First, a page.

Thursday, September 14, 2006

My own food, I could just about handle

I keep dreaming about the oddly macabre Fat Duck logo, which was everywhere from the thick black wax seal on the cloth-like envelop containing my copy of the menu, to the embossed paper doily for the complimentary chocolates accompanying my coffee. And about the food too, every fucking night I am back there with those dishes, close to them somehow. And the night before I went I had Gordon Ramsay in them too – me and Gordon, casually turning up at Heston’s place in our leather jackets one afternoon for a few beers after service, trying out some of his latest lab work and talking shop.

But waking life goes on. As it did when we crashed back to Earth on Sunday with a stir fry. My own food I could still handle, though, and I just tossed the rest of the bits of veg from Friday’s meal in the wok and fried it in the quarter cup of five-spice pork fat I’d retained. A few noodles and we knocked it back without comment.

Then it was Monday and the Duck helped me through a drab day in the Office before coming home to put myself back into my food with the last tub of thick chicken stock I had in the freezer. I put it to good use in a risotto along with white wine, soaked porcini and some truffle oil at the end. It was the best risotto I have made, that stock warming us from our toes to our heads. Some rocket-watercress leaf thing and rosemary bread.

Don’t forget your fucking good risotto you bastard. It was heavenly stuff, too much of it of course, but heavenly. You make some of the best stocks you have ever tasted and you know how to use then to great effect. So don’t fucking give up now you Cunt. And don’t forget also the perfect noodle stir fry you knocked together for two late at night while tired and overwhelmed by the meal that changed your life.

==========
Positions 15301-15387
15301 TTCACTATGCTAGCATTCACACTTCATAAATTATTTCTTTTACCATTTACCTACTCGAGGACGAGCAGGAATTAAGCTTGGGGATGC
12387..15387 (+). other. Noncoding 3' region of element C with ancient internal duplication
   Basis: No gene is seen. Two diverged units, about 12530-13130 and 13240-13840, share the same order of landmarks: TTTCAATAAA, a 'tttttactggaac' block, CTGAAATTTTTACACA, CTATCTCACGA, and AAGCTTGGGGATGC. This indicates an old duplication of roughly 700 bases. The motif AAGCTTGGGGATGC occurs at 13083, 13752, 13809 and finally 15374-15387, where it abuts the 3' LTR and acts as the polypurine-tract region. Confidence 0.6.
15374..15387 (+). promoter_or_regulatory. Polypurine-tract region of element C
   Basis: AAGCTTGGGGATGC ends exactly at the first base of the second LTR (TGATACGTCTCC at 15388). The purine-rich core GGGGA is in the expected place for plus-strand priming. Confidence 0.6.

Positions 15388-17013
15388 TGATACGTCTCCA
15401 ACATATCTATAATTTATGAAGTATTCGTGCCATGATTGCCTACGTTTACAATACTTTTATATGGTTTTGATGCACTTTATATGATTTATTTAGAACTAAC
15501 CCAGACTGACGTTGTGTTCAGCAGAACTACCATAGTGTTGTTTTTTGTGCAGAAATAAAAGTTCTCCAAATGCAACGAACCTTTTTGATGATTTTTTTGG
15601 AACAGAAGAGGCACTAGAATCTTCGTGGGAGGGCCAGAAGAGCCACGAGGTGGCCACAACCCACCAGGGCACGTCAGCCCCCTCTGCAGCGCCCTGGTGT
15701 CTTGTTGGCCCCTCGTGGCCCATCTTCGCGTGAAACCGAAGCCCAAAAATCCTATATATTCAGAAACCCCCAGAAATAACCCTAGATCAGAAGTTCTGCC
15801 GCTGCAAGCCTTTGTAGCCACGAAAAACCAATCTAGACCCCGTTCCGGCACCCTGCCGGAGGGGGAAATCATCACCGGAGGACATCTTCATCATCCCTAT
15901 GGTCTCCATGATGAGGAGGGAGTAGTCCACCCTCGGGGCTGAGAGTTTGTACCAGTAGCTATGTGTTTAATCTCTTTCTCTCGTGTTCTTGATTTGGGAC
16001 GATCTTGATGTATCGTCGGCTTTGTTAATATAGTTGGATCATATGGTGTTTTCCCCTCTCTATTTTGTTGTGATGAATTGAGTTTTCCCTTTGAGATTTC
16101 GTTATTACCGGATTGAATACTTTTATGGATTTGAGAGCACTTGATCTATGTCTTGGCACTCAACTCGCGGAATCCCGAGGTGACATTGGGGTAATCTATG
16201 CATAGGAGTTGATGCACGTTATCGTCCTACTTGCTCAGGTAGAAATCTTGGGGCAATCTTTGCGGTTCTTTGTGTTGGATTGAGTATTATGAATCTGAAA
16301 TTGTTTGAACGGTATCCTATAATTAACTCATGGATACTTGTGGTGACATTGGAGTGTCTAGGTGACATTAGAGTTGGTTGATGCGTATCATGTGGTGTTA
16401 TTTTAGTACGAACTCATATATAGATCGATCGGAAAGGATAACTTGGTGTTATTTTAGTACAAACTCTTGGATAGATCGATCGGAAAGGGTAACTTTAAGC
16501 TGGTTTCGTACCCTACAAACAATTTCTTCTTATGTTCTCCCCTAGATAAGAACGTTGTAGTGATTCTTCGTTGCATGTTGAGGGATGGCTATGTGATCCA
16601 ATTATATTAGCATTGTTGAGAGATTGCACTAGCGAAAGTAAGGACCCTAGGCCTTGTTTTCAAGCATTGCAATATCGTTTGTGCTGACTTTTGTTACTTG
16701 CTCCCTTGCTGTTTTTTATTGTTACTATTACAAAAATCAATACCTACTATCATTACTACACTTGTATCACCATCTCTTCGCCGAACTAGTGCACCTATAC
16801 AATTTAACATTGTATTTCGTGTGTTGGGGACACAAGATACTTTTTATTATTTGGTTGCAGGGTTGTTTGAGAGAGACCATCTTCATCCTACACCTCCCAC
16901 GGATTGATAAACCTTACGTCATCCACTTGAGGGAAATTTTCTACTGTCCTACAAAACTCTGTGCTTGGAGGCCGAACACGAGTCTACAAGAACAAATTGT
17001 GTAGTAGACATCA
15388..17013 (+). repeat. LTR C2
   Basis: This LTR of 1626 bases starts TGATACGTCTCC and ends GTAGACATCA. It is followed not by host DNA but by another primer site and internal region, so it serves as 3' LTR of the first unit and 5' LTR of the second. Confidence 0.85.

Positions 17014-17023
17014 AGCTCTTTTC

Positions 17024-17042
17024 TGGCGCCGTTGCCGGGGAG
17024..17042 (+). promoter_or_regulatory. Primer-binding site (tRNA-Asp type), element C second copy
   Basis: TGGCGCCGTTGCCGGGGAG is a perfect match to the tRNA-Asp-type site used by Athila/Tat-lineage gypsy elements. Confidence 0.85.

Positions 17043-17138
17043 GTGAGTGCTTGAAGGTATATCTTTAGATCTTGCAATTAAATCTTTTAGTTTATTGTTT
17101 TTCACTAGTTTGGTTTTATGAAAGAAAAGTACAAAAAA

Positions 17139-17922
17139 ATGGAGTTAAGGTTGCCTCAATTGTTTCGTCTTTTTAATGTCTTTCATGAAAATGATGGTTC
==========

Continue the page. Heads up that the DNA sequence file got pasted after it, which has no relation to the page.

Starting to get into the idea of Heston’s flavour deconstruction, but find myself getting stuck at the first hurdle: time. As I walk into the Office in the morning I think of things I can do to avoid roasting the leg of lamb in my freezer in the usual, excellent way and serving it with predictable but nicely done veg and loads of it too. So I imagined taking a good cut out of the bastard and simmering it gently in fat for 10 hours before shredding it with two forks and filling a ravioli or something like that with it. This of course would be served next to the more conventionally prepared meat, perhaps with a mint jelly sliding around somewhere, and a block of carrots glazed to taste of a million carrots and some rosemary jus that bears no visual evidence of the green herb, sp to speak.

And then I realized that this is all fantasy: I do not have the time to do a mere tenth of this amount of cooking, even if I could. And I also have to try to keep tea together on these brief post-work evenings, last night for example making use of things the Wife had bought-in like plastic mackerel, watercress, peppers and soft brown buttered bread. Salads and what-not. No matter, though, as everything tasted the same anyway. Mackerel and watercress, and whisky winegums.

But perhaps things are starting to get back to NORMAL, with today’s trip to the farmer’s market bearing fruits de mer in the form of a 2kg bag of small sweet moules which I steamed in a tasty liquor of stock, cream and wine. Leftovers really, and soaked up with the rest of the three-seed bread. But fuck it was good. I paid closer attention than usual to the size of the dice with the shallots and garlic, and used half a tub of nondescript fish stock with properly reduced Sur Lie. Double cream and flat-leafed parsley at the end. Bread coated with creamy butter. Untouchable.

In preparation for the kitchen build this weekend, during which I will have nothing but my cooker in the room, I picked up a joint of beef large enough to kill a man, which I want to cook at 70 degrees for a few days, for the craic. And the stock is running out at last. Need to make some more. Will be the first thing that happens once I get my new kitchen built. Once.

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